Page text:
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The manufacturer of a substance will be able to provide proof that the quality of the substance is suitably controlled by the relevant monographs of the European Pharmacopoeia by means of a certificate of suitability granted by the Certification Secretariat of the European Directorate for the Quality of Medicines (EDQM) To apply for a certificate a manufacturer will submit a detailed dossier (Refer ICH M4 CTD) which may also contain confidential data.

The procedure is intended to be applied for the assessment of quality with regards to the criteria of the monograph(s) as appropriate.

The certificate of suitability certifies that by applying the relevant monographs of the European Pharmacopoeia, if necessary with an annex appended to the certificate, it is possible to check whether or not the quality of the substance is suitable for use in medicinal products. In other words, it ensures that all possible impurities and contamination from this particular route of manufacture (including source materials), genotoxic impurities, elemental impurities that can be fully controlled.

The CEP certification procedure can be applied for the following substances:

1. Organic or inorganic substances (active or excipients), manufactured or extracted.

2. Substances produced by fermentation as indirect gene products, which are metabolites of microorganisms, irrespective of whether or not the microorganisms have been modified by traditional procedures or r-DNA technology (see the monograph Products of Fermentation).

3. Products with risk of transmitting agents of animal spongiform encephalopathies(TSE)

The certificate of suitability will be delivered in preference to the manufacturer of substances intended for pharmaceutical use. In special cases where the holder will not be the manufacturer but an authorised agent, a formal agreement is required.

The Certification procedure centralises the evaluation of data for the benefit of regulatory authorities and industry alike, thus saving time and resources. For example, on average it takes three days for a regulatory authority to assess an Active Substance Master File (ASMF), which is the document submitted by a manufacturer of a medicine as part of its application for MAA (the ASMF contains complete information on an API or finished drug dosage form). If the CEP included in the ASMF is used in 10 countries, this assessment only needs to be done once, thus saving 27 days and the corresponding resources.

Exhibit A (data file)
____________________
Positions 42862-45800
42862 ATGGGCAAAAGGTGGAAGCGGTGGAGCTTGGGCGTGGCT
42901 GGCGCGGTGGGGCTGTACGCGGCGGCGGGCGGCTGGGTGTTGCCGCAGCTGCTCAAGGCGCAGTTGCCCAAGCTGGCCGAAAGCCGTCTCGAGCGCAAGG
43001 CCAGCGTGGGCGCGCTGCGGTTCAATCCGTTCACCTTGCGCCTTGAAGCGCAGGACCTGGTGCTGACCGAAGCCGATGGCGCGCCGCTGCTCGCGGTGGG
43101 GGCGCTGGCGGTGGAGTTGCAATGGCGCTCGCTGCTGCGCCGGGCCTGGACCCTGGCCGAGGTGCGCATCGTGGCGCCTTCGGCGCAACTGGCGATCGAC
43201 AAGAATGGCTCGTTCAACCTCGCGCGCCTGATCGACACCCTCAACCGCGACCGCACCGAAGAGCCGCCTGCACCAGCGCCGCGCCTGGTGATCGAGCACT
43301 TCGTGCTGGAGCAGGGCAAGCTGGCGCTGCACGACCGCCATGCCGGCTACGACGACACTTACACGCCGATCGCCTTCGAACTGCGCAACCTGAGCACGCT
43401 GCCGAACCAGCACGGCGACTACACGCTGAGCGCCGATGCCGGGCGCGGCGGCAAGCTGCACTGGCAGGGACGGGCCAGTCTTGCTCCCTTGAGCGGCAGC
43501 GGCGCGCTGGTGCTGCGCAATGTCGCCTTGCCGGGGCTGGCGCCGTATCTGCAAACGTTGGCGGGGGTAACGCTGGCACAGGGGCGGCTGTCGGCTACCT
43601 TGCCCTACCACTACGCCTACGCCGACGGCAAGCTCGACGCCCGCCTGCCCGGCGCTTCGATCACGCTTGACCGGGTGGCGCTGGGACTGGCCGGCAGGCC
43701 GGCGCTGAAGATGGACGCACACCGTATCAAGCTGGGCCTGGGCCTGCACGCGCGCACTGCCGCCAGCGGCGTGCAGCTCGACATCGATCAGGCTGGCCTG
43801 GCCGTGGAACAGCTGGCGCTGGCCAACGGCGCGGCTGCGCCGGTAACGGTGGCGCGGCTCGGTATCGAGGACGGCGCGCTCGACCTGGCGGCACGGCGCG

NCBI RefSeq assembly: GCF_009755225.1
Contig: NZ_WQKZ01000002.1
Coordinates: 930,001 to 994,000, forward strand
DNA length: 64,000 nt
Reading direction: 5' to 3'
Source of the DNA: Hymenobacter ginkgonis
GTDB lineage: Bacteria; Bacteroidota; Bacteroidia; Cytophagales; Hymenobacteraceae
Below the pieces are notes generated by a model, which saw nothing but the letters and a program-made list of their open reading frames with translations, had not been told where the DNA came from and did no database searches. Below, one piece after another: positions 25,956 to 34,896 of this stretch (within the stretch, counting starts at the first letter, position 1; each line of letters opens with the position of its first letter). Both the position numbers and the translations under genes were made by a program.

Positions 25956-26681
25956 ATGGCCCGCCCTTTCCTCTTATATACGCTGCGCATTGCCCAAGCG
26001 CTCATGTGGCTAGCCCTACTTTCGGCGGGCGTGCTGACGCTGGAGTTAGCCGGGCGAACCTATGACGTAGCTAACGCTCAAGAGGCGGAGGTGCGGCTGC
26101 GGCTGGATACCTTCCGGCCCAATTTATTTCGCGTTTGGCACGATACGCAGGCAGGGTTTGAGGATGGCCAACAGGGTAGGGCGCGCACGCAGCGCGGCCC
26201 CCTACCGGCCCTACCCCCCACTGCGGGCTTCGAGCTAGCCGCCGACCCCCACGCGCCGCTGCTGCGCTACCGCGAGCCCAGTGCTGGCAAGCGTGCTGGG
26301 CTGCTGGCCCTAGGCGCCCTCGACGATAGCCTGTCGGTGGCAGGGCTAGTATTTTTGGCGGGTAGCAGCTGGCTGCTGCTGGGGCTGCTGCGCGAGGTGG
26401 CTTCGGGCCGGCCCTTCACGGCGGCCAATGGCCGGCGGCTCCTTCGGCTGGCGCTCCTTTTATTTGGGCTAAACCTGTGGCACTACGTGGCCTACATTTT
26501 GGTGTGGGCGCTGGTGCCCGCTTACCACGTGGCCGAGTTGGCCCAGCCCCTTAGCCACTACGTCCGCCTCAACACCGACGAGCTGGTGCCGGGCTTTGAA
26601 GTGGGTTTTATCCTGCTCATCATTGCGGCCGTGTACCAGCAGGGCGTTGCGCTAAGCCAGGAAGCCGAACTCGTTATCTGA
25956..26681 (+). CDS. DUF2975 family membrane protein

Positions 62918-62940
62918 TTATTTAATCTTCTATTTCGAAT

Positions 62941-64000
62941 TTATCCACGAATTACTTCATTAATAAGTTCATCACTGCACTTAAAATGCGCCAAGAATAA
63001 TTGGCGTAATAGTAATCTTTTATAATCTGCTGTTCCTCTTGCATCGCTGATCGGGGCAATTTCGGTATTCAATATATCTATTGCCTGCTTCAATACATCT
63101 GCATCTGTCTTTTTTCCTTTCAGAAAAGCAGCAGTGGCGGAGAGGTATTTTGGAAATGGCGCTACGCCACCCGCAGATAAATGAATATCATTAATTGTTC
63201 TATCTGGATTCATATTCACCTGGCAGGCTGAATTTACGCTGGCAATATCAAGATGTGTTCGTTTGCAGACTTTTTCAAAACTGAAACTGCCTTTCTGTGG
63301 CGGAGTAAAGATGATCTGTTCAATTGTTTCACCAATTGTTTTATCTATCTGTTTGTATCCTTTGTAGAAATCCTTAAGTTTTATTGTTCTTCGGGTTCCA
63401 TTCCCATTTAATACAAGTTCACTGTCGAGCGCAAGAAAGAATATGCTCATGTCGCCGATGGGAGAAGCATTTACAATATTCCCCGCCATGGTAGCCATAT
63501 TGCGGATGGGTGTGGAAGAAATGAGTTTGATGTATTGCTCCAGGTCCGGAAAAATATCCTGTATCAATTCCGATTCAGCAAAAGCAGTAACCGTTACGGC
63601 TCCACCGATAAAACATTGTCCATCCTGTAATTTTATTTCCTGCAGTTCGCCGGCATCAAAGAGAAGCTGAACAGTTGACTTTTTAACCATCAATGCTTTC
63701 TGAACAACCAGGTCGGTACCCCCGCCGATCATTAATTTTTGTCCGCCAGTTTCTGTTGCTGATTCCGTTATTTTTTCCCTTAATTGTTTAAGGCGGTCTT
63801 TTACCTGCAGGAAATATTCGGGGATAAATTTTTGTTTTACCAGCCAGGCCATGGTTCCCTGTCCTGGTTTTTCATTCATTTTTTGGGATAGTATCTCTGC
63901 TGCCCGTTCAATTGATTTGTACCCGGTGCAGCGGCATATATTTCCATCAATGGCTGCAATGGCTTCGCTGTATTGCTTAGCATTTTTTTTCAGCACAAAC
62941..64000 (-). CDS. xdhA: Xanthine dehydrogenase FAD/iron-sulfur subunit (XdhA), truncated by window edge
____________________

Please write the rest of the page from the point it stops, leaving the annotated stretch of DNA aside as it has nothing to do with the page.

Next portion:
Also, the Certification procedure provides the European Pharmacopoeia Commission with current information on the quality of substances on the European market, thus helping to identify whether or not a revision of specific European Pharmacopoeia monographs is needed.
CEPs – which are referred to in EU pharmaceutical legislation – are recognised by the European Pharmacopoeia member states and by a number of other countries and regions, such as Australia, Canada, New Zealand, Saudi Arabia, Singapore, South Africa, Taiwan and Tunisia. An increasing number of licensing authorities worldwide accept CEPs to support (fully or partially) the data related to the quality of APIs used in medicinal products.
In order for a specific manufacturer to be granted a CEP, the EDQM’s panel of assessors (drawn from national medicines agencies throughout Europe) review a detailed dossier submitted by the manufacturer.
This dossier describes the manufacturing process and the tests performed on the raw materials and on the substance produced, as well as the necessary in-process controls.
The manufacturer must demonstrate that its product complies with the quality standards required by the European Pharmacopoeia and EU legislation and, in particular, that the monograph can be used to control impurities. The applicant must also agree to comply with the relevant Good Manufacturing Practice (GMP) as defined in Part II of the EU GMP Guide, and to accept a site inspection at any time at the request of the EDQM.


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After complete assessment of the CEP, the manufacturer finally receives the CEP certificate, which is valid for 5 years. If there is a change in the manufacturing process or change in the content of the dossier, the CEP can be revised.